As someone who graduated from one of these so-called ‘alternative’ high schools, I can tell you right now that whatever kind of education she was getting at her current school is going to be halved, if not quartered, from here on out. ‘Alternative’ schools are for the following types of kids: those with severe learning disabilities, those who are too socially/behaviorally disruptive and/or violent to attend regular school, or some combination of both. What they aren’t for is bright, yet incredibly bored and mildly rebellious students who are expelled for minor drug offenses under a zero-tolerance district policy (like myself), or for bright, inquisitive teenagers who are interested in pursuing extracurricular activities and, I don’t know … forgot to ask for permission. Ms. Wilmot will be entering into the heart of darkness, the dark underbelly of our public education system: a place where the teachers are often as apathetic and disillusioned as the students, where the budgets are practically nil and educational ‘packets’ are considered an acceptable substitute for books and lectures, and where expressing a genuine desire to learn just might get your ass kicked.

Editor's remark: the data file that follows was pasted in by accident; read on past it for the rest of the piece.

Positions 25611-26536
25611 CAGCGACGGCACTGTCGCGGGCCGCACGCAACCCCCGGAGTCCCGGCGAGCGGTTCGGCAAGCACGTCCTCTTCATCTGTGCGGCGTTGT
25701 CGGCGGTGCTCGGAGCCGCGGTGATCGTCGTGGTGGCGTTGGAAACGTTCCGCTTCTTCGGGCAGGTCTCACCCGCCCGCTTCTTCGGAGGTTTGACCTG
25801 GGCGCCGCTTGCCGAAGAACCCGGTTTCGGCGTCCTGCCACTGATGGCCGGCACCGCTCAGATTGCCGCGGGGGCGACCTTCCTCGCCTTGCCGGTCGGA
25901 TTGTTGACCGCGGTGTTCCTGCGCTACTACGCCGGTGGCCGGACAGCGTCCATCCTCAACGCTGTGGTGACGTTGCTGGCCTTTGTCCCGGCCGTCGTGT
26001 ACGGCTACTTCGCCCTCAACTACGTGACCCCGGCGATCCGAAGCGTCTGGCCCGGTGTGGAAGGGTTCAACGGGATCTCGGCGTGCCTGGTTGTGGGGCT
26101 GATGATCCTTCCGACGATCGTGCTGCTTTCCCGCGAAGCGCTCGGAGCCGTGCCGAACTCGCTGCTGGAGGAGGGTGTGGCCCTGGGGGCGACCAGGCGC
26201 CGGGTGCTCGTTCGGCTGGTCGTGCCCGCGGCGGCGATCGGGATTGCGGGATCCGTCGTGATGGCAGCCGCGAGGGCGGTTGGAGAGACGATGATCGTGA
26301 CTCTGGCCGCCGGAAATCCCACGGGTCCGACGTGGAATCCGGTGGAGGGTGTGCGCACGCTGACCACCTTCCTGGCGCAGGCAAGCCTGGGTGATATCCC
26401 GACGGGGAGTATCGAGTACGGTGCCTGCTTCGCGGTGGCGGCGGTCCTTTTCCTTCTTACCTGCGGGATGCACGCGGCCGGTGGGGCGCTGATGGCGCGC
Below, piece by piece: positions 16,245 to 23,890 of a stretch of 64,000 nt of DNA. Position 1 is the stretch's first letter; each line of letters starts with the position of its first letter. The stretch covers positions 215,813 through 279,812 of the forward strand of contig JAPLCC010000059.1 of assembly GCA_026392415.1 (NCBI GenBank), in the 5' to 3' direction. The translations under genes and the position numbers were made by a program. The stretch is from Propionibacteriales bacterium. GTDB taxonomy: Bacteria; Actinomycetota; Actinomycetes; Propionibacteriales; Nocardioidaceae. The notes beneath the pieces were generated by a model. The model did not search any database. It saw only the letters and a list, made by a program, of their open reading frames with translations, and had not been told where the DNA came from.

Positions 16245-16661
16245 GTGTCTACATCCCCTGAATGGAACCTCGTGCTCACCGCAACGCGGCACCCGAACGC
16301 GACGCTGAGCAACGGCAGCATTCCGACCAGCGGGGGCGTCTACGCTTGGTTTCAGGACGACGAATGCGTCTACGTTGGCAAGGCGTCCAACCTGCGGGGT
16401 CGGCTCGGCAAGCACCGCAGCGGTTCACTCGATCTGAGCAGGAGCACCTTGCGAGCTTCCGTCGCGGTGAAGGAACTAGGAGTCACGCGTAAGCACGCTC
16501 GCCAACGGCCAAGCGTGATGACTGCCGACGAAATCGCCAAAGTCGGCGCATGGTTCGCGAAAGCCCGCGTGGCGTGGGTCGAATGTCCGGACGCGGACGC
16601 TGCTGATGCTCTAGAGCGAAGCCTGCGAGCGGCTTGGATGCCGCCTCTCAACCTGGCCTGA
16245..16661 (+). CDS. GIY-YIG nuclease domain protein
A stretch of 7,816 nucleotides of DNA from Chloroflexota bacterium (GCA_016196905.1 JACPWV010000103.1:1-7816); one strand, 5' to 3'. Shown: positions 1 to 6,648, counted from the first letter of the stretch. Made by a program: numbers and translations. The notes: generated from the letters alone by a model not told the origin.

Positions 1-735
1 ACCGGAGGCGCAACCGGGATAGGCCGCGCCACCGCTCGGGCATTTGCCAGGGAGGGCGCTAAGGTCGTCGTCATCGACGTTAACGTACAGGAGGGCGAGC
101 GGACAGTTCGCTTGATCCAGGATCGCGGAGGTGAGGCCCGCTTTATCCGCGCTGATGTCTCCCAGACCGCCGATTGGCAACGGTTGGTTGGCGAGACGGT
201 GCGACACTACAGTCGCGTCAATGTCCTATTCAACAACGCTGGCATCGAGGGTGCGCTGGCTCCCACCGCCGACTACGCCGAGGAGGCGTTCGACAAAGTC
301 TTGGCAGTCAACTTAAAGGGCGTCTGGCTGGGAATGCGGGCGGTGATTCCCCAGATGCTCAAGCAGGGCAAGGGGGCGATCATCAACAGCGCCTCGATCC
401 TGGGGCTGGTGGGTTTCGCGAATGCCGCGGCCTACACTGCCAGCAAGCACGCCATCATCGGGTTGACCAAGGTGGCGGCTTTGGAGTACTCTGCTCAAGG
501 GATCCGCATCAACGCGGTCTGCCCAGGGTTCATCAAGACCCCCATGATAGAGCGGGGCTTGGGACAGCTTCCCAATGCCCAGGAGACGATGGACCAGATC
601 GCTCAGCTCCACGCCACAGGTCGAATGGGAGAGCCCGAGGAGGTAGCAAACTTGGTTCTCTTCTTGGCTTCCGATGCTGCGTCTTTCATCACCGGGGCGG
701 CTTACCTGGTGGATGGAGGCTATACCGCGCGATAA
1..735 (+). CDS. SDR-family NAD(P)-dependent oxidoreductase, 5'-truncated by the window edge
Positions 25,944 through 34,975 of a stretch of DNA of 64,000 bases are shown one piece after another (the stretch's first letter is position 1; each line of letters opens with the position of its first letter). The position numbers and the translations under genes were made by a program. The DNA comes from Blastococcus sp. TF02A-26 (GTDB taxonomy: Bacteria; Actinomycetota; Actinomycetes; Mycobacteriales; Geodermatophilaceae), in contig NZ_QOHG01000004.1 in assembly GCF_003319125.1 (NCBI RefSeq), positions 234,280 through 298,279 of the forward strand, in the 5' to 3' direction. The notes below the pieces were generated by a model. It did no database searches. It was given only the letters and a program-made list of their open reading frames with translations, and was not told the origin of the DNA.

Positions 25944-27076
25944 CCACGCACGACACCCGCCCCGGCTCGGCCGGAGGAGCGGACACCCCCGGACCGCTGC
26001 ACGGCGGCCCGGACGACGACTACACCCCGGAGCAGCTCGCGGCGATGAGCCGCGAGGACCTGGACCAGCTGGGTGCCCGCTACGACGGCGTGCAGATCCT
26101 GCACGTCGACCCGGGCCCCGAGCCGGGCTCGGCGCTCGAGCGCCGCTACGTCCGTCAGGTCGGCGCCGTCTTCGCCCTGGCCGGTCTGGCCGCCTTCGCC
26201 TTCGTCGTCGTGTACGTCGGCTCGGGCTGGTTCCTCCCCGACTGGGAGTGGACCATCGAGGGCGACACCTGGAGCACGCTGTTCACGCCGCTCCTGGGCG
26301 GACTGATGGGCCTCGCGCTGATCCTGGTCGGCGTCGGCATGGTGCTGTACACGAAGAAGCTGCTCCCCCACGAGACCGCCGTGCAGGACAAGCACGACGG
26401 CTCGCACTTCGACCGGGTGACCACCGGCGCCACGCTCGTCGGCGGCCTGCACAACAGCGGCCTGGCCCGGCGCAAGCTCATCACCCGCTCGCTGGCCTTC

‘Alternative’ schools are not designed for kids to actually learn anything; they’re de facto institutions designed to shuffle ‘problem’ kids out the back door with something approximating a diploma, so that the district can wash their hands of them. The mentality of these schools is as pervasive as it is pernicious, and I know that my experiences in ‘alternative’ education had a dramatic effect on my desire and ability to learn and grow for years afterward. I sincerely hope that, while the educational system has turned its back on Kiera Wilmot, that she does not turn her back on education itself as a result.